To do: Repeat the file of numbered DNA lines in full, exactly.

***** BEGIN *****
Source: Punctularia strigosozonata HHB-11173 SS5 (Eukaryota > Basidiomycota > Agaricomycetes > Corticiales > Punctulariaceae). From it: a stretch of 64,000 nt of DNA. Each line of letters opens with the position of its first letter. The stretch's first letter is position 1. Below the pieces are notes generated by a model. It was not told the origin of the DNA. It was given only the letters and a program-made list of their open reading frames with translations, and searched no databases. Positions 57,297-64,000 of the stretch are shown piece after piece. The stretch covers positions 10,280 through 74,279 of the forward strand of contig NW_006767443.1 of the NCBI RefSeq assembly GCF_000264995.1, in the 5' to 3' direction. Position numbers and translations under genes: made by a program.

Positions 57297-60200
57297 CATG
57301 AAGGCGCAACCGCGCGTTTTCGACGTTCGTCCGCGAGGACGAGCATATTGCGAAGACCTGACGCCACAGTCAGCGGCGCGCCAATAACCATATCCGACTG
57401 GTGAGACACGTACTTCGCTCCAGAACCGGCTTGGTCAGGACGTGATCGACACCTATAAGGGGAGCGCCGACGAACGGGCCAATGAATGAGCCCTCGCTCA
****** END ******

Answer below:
Source: Punctularia strigosozonata HHB-11173 SS5 (Eukaryota > Basidiomycota > Agaricomycetes > Corticiales > Punctulariaceae). From it: a stretch of 64,000 nt of DNA. Each line of letters opens with the position of its first letter. The stretch's first letter is position 1. Below the pieces are notes generated by a model. It was not told the origin of the DNA. It was given only the letters and a program-made list of their open reading frames with translations, and searched no databases. Positions 57,297-64,000 of the stretch are shown piece after piece. The stretch covers positions 10,280 through 74,279 of the forward strand of contig NW_006767443.1 of the NCBI RefSeq assembly GCF_000264995.1, in the 5' to 3' direction. Position numbers and translations under genes: made by a program.

Positions 57297-60200
57297 CATG
57301 AAGGCGCAACCGCGCGTTTTCGACGTTCGTCCGCGAGGACGAGCATATTGCGAAGACCTGACGCCACAGTCAGCGGCGCGCCAATAACCATATCCGACTG
57401 GTGAGACACGTACTTCGCTCCAGAACCGGCTTGGTCAGGACGTGATCGACACCTATAAGGGGAGCGCCGACGAACGGGCCAATGAATGAGCCCTCGCTCA